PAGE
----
Khamis, 14 November 2013

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The Star Online: Lifestyle: Arts & Fashion

Into The Flood: Creation from destruction


Taiwanese troupe draws on a flood that damaged its studio to create multi-disciplinary performance, Into The Flood.

FLOOD water from Taiwan's Tamsui river rushing into his studio in the wake of a typhoon left Sun Son Theatre member Chang Wei Loy feeling oddly calm.

"Our place was flooded. Everyone stayed overnight to pack all the instruments as we tried to minimise our losses," recalls Chang about a 2007 flood that swept through the troupe's riverside studio.

"When the place we used to live was covered with water, I had a strange feeling of calm instead of being nervous. I had a moment of silence and peacefulness. I think that the disaster was not a punishment but to wash away our inner chaos and uncertainty," he reasons.

Finding purpose in the chaos, Chang used the incident as inspiration for the Sun Son Theatre's folk musical Into The Flood, which will be hitting our shores at the Damansara Performing Arts Centre (DPAC) next week (Nov 22-24). This is the troupe's fifth time in Malaysia, having been here earlier this year as part of the Kakiseni Festival in April.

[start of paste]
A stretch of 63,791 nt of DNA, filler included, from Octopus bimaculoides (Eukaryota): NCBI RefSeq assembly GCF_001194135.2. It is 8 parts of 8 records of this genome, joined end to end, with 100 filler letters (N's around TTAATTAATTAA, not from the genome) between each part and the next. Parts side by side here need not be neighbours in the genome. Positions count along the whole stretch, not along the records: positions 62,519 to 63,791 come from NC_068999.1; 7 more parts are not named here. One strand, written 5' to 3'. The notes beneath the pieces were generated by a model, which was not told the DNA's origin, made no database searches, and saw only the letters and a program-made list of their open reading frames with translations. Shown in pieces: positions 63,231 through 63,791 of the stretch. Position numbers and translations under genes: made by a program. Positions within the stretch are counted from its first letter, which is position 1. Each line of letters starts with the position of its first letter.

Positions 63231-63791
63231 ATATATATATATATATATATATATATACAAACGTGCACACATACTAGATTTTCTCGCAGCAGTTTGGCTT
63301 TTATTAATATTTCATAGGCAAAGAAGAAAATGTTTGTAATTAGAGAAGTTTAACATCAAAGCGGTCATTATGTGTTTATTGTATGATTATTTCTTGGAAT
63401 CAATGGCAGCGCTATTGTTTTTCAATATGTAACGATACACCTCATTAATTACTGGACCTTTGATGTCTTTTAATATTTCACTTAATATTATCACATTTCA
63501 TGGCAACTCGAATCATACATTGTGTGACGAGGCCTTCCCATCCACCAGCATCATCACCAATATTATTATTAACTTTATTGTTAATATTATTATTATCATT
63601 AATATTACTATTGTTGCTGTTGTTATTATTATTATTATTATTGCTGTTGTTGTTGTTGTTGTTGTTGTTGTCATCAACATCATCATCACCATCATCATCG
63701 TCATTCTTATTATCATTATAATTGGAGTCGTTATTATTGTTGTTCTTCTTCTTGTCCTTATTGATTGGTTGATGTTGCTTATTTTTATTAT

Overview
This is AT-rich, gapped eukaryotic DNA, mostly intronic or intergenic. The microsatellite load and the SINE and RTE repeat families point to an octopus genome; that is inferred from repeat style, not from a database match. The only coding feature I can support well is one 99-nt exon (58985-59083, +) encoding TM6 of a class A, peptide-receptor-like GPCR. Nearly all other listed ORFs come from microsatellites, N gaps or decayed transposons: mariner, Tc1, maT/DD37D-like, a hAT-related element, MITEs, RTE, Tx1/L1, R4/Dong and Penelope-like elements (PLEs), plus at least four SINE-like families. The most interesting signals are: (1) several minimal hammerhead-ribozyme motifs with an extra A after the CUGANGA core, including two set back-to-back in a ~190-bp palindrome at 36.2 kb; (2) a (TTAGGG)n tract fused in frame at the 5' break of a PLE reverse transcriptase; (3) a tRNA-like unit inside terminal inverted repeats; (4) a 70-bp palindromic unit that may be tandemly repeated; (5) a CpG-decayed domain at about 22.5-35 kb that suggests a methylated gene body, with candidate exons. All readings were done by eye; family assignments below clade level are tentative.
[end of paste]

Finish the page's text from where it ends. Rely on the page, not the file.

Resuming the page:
Initially unsure of how to tell his story, Chang researched various deluge myths, noticing that Great Floods were a recurring theme throughout history. However, nothing quite fit, as most cultures considered floods to be divine punishment.

The Sun Son theatre's troupe (L-R) Lui Wan Chun, Panay Pan Jing Ya, Chang Wei Loy, Chuang Hui Yun, Low Pei Fen, will perform Into The Flood, a combination of dance and puppet play, based on Bunun (Taiwan Aboriginal) myth.

Mystical tale: The Sun Son Theatre troupe (from left) Lui Wan Chun, Panay Pan Jing Ya, Chang Wei Loy, Chuang Hui Yun and Low Pei Fen, will perform Into The Flood, a combination of dance and puppet play, based on Bunun (a Taiwan aboriginal tribe) myth.

"Then I came across the Bunun tribe (a Taiwanese aboriginal tribe) story, which treated floods as an inevitability, not a form of punishment," shares Chang, over an e-mail interview.